Seabrook: Highest chances against per game of any Hawks D (followed closely by Rozsival) and most rush goals against. His turnover/forecheck chances against ended up turning into goals significantly more often than other players. While there is certainly a component of luck to this, he did have some very egregious turnovers that led directly to goals. His rate of chances against with 5 on 5 in the zone, however, was good, which is in line with his pk results where he was by far best CHI D.
Oduya: Extremely small sample size. Not enough to an accurately get a gauge on him.
Rozsival: His lack of footspeed on the rush and in the zone and awareness were very poor. Often lost players around the front of the net. Second highest chances against per game despite lower and easier ice time.
Forsling: Second lowest chances per game allowed. However, highest rate of chances against from forecheck/turnover rate; fits with his poor passing analytics. Lowest rate of chances against versus 5 men in the zone.
Campbell: Better than the norm overall. Slightly better 5 men in zone numbers compared to the team norm.
Van Riemsdyk: Lowest chances allowed per game on the team. Granted he had lower toi vs top but nevertheless had significantly lower chances allowed off the rush. Slightly elevated rate of chance against from turnover/forecheck.
Overall, there were 13 total faceoff chances that defenseman were responsible for and only 1 resulted in a goal. Numbers show that opponents chances generation and conversion rates are incredibly low.
How Richard Coleman became a leader in hockey analytics (part 5)
In the summer of 2009, I arranged a meeting with Scotty Bowman, the legendary hall-of-fame coach who won many Stanley Cups and was now an advisor to the Chicago Blackhawks. I flew to Buffalo. Scotty picked me up in his sports car at the airport and drove me to a nearby bakery, where I explained Richard Coleman's hockey analytics to him. He was supportive and helped me set up a meeting with the Chicago Blackhawks management I had yet to meet with. The meeting was in Helsinki, Finland, where the Blackhawks were playing an early season game abroad. I had a 2-hour session with managers, and then back in the USA, I had another appointment that included executives and coaches. The Blackhawks signed up with Richard Coleman Analytics.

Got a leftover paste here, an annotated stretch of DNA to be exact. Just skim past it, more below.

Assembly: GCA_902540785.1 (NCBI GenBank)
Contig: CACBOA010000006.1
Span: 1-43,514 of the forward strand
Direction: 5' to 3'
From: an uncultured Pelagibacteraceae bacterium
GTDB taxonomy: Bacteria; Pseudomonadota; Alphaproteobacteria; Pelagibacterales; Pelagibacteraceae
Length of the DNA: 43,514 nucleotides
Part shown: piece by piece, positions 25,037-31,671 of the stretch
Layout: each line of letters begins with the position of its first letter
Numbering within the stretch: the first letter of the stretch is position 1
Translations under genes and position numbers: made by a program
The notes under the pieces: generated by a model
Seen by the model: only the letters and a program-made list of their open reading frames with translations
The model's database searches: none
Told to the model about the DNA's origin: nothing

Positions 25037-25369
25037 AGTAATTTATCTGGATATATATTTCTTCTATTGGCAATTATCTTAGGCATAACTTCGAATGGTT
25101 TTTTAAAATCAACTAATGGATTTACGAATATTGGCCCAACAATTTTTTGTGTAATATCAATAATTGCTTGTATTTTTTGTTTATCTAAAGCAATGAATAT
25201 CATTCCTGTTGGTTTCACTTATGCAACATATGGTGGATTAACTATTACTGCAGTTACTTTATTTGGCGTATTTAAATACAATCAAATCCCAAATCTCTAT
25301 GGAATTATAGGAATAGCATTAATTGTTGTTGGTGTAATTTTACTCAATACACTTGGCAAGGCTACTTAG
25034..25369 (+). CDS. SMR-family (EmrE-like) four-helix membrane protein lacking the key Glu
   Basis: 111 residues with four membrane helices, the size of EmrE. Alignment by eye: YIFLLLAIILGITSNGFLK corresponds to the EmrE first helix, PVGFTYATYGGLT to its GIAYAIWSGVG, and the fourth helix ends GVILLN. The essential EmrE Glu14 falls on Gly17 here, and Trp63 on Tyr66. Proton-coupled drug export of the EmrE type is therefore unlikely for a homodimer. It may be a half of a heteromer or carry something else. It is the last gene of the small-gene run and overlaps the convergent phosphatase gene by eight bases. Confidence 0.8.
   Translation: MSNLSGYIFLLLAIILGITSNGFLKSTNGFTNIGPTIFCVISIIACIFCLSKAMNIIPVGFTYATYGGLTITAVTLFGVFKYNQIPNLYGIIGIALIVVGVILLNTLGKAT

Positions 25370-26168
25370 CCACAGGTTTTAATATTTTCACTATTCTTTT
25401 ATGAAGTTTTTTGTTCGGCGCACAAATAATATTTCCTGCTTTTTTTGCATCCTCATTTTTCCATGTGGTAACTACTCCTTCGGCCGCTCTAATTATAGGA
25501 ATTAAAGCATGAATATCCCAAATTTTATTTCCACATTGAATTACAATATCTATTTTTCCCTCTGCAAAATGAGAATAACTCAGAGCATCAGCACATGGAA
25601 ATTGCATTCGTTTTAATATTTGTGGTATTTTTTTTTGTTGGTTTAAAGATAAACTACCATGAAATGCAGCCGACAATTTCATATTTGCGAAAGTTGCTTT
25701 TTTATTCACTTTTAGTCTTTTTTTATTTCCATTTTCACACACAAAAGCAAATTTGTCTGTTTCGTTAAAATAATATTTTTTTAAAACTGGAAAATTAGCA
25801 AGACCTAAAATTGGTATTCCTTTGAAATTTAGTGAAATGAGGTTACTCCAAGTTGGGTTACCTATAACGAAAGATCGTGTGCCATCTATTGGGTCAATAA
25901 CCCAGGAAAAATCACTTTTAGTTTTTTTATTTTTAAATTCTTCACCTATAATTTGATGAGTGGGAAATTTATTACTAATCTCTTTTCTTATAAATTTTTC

I was living in London then (doing some work with Liverpool Football Club in the premier league) when I suggested to the Blackhawks that I travel with the team throughout the upcoming playoffs to help advise them. The day before I was to fly to London, a volcano eruption in Iceland threatened to shut down all air traffic from London to the USA. Luckily, I reached the last plane before the flights were shut down. In Chicago, I sat with the coaches and managers in front of the charter plane. Though I got the "bad" seat, i.e., facing backward, it did not matter. I traveled with the team for all home and away games. At one point in the finals versus Philadelphia, the Hawks were struggling, the two top Chicago forwards, Patrick Kane, and Johnathan Toews, were playing on the same line, and Chris Pronger, the Flyer's top D man, was pitted against them and shutting them down. Scotty grabbed me after one practice and said we need to speak with Joel now, and you need to show him the data to support putting Kane and Toews on separate lines. This was an unexpected on-the-fly meeting, but I went with Scotty, and we convinced Joel to make the necessary adjustment that helped the Blackhawks win their first Stanley cup in over 49 years. Eventually, I had 5 Stanley Cup rings in my first ten years of Coleman Analytics. Below are photos with Scotty and Stan Bowman (advisor & general manager of Chicago Blackhawks).